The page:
It’s still so bizarre to me that some things in Blender are so different. I had to make a small script just to get Ctrl+S to save without prompting because I switch between Blender and Unity a ton and would often miss-click on the popup prompt and then wonder why things didn’t change in Unity. (There’s even a flag on the save operation that sounds like it would prevent it if you checked it on your hotkey setup… but no.)

There are 1 billion options in the User Preferences (including an option to not even prompt if you quit with changes made), but not one to simply let you save without prompting like every other application ever!

To be fair, there’s a lot of great stuff in there, but the UI/UX needs some help if they want to reach more users and get more donations.

Hopefully v2.8 will help some of that, but I noticed that they merged some of the dope-sheet into the TimeLine. But not the timeline into the dope-sheet. So instead of just having the dope-sheet up (with the playback functionality there), you now end up having to have a timeline which includes the dope-sheet as well as the Dope Sheet up if you need to access Actions/etc. !??!

I’m doing it all just with Python! :slight_smile:

Yeah… I’m not crazy about what they’re doing with the timeline so far either. Hopefully whatever changes they make just gives me better access to the timeline so I can script something to bend it to my will.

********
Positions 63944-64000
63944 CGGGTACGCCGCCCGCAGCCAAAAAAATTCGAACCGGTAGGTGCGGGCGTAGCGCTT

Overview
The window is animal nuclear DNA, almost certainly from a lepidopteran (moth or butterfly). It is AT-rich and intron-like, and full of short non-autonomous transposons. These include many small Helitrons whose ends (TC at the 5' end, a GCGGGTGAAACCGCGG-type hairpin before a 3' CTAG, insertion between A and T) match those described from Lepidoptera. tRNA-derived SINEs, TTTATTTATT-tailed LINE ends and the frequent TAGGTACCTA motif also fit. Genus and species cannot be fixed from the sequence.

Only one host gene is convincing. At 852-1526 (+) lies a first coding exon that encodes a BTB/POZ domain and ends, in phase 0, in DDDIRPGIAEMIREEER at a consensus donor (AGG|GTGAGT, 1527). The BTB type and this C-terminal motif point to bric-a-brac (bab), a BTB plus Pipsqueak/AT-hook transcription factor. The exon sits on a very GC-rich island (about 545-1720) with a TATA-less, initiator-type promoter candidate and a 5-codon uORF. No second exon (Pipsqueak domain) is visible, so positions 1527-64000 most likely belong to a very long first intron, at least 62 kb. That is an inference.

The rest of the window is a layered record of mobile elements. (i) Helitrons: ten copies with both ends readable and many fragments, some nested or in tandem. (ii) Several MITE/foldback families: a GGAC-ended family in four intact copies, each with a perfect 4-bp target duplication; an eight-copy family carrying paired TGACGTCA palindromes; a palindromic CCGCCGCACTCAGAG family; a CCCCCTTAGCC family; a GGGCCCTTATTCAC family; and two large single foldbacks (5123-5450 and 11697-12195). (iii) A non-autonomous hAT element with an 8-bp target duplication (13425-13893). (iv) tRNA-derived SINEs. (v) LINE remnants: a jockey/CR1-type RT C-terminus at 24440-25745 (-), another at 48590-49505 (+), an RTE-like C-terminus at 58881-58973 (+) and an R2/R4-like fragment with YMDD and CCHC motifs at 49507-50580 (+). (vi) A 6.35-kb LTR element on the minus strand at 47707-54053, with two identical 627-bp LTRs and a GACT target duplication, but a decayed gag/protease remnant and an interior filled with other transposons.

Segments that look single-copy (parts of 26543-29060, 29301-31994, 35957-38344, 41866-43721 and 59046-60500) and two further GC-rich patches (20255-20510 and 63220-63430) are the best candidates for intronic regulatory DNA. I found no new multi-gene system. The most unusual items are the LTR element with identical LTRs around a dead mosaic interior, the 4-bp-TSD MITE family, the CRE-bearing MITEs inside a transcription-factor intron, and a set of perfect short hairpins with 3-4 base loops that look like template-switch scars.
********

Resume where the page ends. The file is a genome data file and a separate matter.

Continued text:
The save without a prompt thing… I know. I know. I think if they’d lean a little closer toward a conventional UI/workflow on the super basic low level stuff and only break convention where there was an actual advantage to it their adoption rate would skyrocket. And I really want it to. I’d love it if Blender was used by all the top studios.

But we’re evaluating software at my studio right now and no one here will give Blender more than a day because those basic, basic interactions are so clunky and unpolished feeling. Even though the software is obviously super capable and powerful.

Anyway, gonna keep picking away at this selection stuff because I think that’s one of Blender’s biggest failings right now.

I have to agree with OP when you are coming from 3ds max or other 3d package you feel that strangeness when selecting in viewport.

But keep in mind also that 3ds max introduced new highlight over selection and the code for this broke selection in both max 2017 and 2018. Even if it is a bit better in 2018 i still have a lot of funky behaviors like having to zoom in and out to be able to pick an object and dragging a rectangle marquee around a bunch of objects often left a few unselected and the trick to make it work is again zooming out and in until you found the sweet spot where the selection work.

If they can make it better i am all for it but in the current state of 3ds max selection i am currently happier in Blender since when i select something it is at least working the first time i click on the object.

Oh trust me, the Max team that made the UI/workflow intuitive, comfortable and cohesive is long gone and they’ve been hard at work making it worse ever since. It stayed pretty true to Max’s core workflow philosophies up until 2014-2015 maybe? Ever since they keep trying to make it more like Maya, which is a terrible workflow template to follow. They started hiding really useful tools by default, removing helpful icons, making new workflows convoluted and hard to figure out. It’s been really frustrating to watch the direction drift so far away from it’s roots.